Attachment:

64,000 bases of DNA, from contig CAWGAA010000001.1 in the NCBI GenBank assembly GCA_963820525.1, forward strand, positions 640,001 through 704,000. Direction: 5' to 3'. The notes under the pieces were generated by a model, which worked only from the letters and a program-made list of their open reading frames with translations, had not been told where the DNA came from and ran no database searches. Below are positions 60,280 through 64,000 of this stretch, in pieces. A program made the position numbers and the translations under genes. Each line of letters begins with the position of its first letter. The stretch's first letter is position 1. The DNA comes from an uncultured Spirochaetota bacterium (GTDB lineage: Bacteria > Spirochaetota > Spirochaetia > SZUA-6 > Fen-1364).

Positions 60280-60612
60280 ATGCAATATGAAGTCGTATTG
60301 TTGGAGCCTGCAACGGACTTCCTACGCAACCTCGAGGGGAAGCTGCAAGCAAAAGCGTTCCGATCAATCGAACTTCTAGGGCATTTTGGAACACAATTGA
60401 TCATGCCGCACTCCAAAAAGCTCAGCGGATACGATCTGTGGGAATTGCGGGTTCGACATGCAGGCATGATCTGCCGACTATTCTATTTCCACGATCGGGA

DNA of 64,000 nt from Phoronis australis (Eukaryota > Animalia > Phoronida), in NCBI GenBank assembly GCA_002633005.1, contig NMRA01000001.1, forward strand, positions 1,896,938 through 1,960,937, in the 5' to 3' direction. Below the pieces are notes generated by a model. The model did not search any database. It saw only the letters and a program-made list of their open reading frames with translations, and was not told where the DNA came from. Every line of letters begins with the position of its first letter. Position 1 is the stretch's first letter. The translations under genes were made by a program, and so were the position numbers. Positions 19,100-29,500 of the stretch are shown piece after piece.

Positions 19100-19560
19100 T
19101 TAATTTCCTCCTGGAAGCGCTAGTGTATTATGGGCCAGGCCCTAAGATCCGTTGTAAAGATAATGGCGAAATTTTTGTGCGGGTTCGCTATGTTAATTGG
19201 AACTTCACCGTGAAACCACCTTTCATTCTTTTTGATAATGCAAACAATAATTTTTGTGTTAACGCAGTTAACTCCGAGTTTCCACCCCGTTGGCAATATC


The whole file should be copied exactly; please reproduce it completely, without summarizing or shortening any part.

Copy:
64,000 bases of DNA, from contig CAWGAA010000001.1 in the NCBI GenBank assembly GCA_963820525.1, forward strand, positions 640,001 through 704,000. Direction: 5' to 3'. The notes under the pieces were generated by a model, which worked only from the letters and a program-made list of their open reading frames with translations, had not been told where the DNA came from and ran no database searches. Below are positions 60,280 through 64,000 of this stretch, in pieces. A program made the position numbers and the translations under genes. Each line of letters begins with the position of its first letter. The stretch's first letter is position 1. The DNA comes from an uncultured Spirochaetota bacterium (GTDB lineage: Bacteria > Spirochaetota > Spirochaetia > SZUA-6 > Fen-1364).

Positions 60280-60612
60280 ATGCAATATGAAGTCGTATTG
60301 TTGGAGCCTGCAACGGACTTCCTACGCAACCTCGAGGGGAAGCTGCAAGCAAAAGCGTTCCGATCAATCGAACTTCTAGGGCATTTTGGAACACAATTGA
60401 TCATGCCGCACTCCAAAAAGCTCAGCGGATACGATCTGTGGGAATTGCGGGTTCGACATGCAGGCATGATCTGCCGACTATTCTATTTCCACGATCGGGA

DNA of 64,000 nt from Phoronis australis (Eukaryota > Animalia > Phoronida), in NCBI GenBank assembly GCA_002633005.1, contig NMRA01000001.1, forward strand, positions 1,896,938 through 1,960,937, in the 5' to 3' direction. Below the pieces are notes generated by a model. The model did not search any database. It saw only the letters and a program-made list of their open reading frames with translations, and was not told where the DNA came from. Every line of letters begins with the position of its first letter. Position 1 is the stretch's first letter. The translations under genes were made by a program, and so were the position numbers. Positions 19,100-29,500 of the stretch are shown piece after piece.

Positions 19100-19560
19100 T
19101 TAATTTCCTCCTGGAAGCGCTAGTGTATTATGGGCCAGGCCCTAAGATCCGTTGTAAAGATAATGGCGAAATTTTTGTGCGGGTTCGCTATGTTAATTGG
19201 AACTTCACCGTGAAACCACCTTTCATTCTTTTTGATAATGCAAACAATAATTTTTGTGTTAACGCAGTTAACTCCGAGTTTCCACCCCGTTGGCAATATC